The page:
Then, last fall, her husband, David, bought her a $1,000 Canon XTI. Armed with this nifty new piece of hardware, she set about shooting the most picturesque sites of Northeastern Pennsylvania. In all, she's taken close to 3,000 photos since getting the camera.
"Once I got the digital and went out and saw what it could do ... I haven t been home much," said Mrs. Amori, who is taking courses through the New York Institute of Photography.
"My husband's like, 'Have you lost your mind?'" she added with a laugh.
Among the photos set to be included in the book are: architectural marvels like the Courthouse, the Radisson at Lackawanna Station hotel and the William J. Nealon Federal Courthouse; the treehouse and wildlife center at Nay Aug Park; and scenes from the St. Patrick's Day Parade. --Scranton Times-Tribune, July 15, 2007
Scranton Times-Tribune, July 15, 2007 review continued:
The book's cover shot of downtown Scranton's Electric City sign took about two hours and roughly 50 shots to get right, Mrs. Amori said. As she explained, "There's only a very small window when all (the bulbs) are lit at the same time."
She covered the local sports scene, too, acquiring press passes to shoot the opening-night games of the Wilkes-Barre/Scranton Pioneers and the Scranton/Wilkes-Barre Yankees. She then returned to PNC Field on Memorial Day to take close to 500 pictures of Roger Clemens highly publicized appearance with the Triple-A farm club. She even got to see the legendary pitcher's postgame press conference temper tantrum.
"It covers the whole map," Tribute Books owner Nicole Langan said of the book. "It's something that's very current and very up to date. It really illustrates what's been going on the last couple of years."
Mrs. Amori initially got the idea for the book while watching Oprah Winfrey and her best friend, Gayle King, make a stopover in Danville during their much-ballyhooed cross-country road trip last year. From that, Mrs. Amori decided to send some of her NEPA-themed photos to Ms. Winfrey, then wait to see if she got a response. Before sending the pictures off, she converted them into book form using the Web site photoworks.com.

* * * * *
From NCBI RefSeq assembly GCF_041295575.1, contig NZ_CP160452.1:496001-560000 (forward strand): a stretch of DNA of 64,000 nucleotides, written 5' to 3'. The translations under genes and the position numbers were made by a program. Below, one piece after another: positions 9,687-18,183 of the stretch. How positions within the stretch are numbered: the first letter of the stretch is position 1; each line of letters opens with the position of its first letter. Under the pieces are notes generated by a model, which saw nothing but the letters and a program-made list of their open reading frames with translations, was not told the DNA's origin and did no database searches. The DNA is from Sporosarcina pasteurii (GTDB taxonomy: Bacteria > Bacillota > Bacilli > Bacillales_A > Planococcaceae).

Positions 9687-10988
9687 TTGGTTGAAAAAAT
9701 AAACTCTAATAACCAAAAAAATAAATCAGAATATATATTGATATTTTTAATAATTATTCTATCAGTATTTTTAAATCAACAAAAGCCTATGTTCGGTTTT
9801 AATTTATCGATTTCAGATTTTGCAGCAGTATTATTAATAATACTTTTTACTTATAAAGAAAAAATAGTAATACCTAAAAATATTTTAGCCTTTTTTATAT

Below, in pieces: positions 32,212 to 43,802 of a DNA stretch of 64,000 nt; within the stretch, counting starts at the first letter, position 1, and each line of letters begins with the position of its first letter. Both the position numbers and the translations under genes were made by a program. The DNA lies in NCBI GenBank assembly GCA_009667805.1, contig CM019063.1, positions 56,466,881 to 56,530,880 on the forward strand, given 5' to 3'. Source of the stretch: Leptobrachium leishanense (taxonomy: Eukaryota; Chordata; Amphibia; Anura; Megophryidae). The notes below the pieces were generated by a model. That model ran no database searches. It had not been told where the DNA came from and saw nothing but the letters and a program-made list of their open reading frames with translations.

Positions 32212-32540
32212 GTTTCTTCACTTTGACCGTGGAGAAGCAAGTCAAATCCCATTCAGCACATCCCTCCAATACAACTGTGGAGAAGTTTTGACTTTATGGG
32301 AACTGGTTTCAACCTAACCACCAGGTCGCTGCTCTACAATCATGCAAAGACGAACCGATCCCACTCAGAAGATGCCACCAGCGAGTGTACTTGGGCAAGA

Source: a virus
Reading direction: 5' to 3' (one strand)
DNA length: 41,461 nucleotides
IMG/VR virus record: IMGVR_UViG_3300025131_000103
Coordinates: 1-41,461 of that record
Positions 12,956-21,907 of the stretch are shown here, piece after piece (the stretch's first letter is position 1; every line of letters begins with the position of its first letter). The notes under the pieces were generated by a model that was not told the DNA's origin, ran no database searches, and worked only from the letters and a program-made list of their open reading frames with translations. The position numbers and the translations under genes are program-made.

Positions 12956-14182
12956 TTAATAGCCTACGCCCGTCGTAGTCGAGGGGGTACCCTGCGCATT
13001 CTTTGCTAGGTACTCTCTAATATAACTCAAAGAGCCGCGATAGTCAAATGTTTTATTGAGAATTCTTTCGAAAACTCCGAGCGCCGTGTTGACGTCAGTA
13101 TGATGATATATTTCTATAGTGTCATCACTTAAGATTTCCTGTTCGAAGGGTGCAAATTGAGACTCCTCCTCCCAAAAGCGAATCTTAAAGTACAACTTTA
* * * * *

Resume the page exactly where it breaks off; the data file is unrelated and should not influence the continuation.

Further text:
"I never heard a word from (Oprah)," Mrs. Amori said. "In retrospect, (the book) really wasn t that good. But I wasn t deterred."
After several more revisions, she sent the photos to Tribute Books, which has put out a number of self-published locally themed books during the last couple of years. She worked closely with Ms. Langan to produce a handsome coffee-table book, with the photos printed on glossy paper with a simple black background. Each photo comes with a brief caption.
"I was impressed with Alyssa's very go-to-it spirit," Ms. Langan said. "She's really taking the step to something to help other people. To me, that's what really stuck out."
Plus, Ms. Langan added, "Her work is pretty amazing. I was quite impressed with it."
The end product, Mrs. Amori believes, is something the troops will appreciate until getting the chance to see the real thing again.
"This has to have some memory for them," she said. "It has to bring them back to here. Nobody's going to take these pictures and send them to them."
Meet Alyssa Amori
Residence: South Scranton
Family: She is the wife of David J. Amori Jr. She has a daughter, Kara A. Amori, a stepdaughter, Kristen Gatto, and a stepson, David Amori. She has four grandchildren Louis Krappa, Amelia Amori, Lauren and Megan Gatto. She also has two dogs, Daisy and Brandy, and a turtle, Jenny. She is the daughter of the late Elma Viola Baron and Dr. Frank Halstead, and has two sisters, Patricia Baron and Bobbie Kalbaugh.
Occupation: Certified pharmacy technician at Moses Taylor Hospital.
Hobbies: Seeing our grandchildren, golf, watching sports (she's an avid fan of the New York Yankees, Dallas Cowboys and Tiger Woods) and taking photographs. Her first book of photos, Scranton: The Electric City, will be released in the coming weeks by Eynon-based Tribute Books.
Know a soldier?
Those interested in helping Alyssa Amori get her book of photographs, Scranton: The Electric City, into the hands of area soldiers serving in Iraq and Afghanistan can contact her at 570-969-6029 or email: email@example.com --Scranton Times-Tribune, July 15, 2007